Google plans to offer broadband service
Google is getting into the broadband business, taking on the cable and telephone companies in an effort to make speedy Internet access available to more people.
The Internet giant announced on its blog Wednesday that it planned to deploy a fiber-optic network to at least 50,000 homes and as many as 500,000. The network will deliver faster Internet speed at a competitive price, the company said.
It will build and test broadband networks in one or a small number of trial locations across the United States. Communities that want to be considered can apply here.
Google called the effort an "experiment." It has no current plans to expand beyond the one testbed, said product manager Minnie Ingersoll.
"We have no plans to make this a nationwide network," Ingersoll said. "Our goal here is to experiment and learn."
Google would not estimate how much building such a network will cost because much will depend on the community or communities it decides to serve. But Ingersoll said the company plans to spend what it takes.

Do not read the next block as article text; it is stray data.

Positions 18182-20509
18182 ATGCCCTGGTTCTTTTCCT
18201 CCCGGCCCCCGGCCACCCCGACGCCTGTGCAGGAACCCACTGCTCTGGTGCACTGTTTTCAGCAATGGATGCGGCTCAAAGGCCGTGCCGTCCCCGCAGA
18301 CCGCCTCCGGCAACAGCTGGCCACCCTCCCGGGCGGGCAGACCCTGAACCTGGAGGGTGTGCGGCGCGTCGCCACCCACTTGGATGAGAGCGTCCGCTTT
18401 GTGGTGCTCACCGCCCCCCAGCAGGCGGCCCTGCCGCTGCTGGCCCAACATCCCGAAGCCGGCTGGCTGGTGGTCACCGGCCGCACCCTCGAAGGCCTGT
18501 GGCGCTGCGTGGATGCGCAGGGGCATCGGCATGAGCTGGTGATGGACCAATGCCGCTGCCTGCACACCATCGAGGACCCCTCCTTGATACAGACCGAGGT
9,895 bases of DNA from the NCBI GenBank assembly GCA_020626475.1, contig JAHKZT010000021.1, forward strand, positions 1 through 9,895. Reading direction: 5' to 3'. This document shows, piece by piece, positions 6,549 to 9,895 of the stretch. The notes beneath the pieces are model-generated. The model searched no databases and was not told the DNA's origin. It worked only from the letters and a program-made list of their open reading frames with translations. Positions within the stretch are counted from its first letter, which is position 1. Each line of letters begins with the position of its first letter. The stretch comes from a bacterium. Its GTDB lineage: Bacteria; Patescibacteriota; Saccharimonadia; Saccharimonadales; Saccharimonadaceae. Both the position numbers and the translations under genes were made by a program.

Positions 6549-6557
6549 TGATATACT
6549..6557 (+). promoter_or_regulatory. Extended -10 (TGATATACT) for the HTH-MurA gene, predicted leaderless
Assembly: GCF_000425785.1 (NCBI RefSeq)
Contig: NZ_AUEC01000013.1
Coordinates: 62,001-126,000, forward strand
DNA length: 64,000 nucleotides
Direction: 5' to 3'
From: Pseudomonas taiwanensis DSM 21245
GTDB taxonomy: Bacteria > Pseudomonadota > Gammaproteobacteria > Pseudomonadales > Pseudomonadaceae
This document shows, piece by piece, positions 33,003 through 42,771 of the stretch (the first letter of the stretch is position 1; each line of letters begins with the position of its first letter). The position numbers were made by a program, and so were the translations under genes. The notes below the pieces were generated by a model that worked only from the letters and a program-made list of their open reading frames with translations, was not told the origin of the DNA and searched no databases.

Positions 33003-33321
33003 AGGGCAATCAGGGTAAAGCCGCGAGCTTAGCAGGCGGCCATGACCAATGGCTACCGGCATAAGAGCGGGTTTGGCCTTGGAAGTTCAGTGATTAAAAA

Google has been using its muscle to make the Internet faster and more widely available on desktops and on mobile phones. This move is likely to create additional pressure for global broadband access.
Google has some experience in this department. In 2006, it began operating its own wireless network in Mountain View, Calif., where it is headquartered. Two years later, it bid unsuccessfully for wireless spectrum in auctions held by the Federal Communications Commission.
The FCC recently began to explore the possibility of a national broadband policy.
In a statement, FCC chairman Julius Genachowski said: "Big broadband creates big opportunities. This significant trial will provide an American testbed for the next generation of innovative, high-speed Internet apps, devices, and services. The FCC's National Broadband Plan will build upon such private-sector initiatives and will include recommendations for facilitating and accelerating greater investment in broadband, creating jobs and increasing America's global competitiveness."
-- Jessica Guynn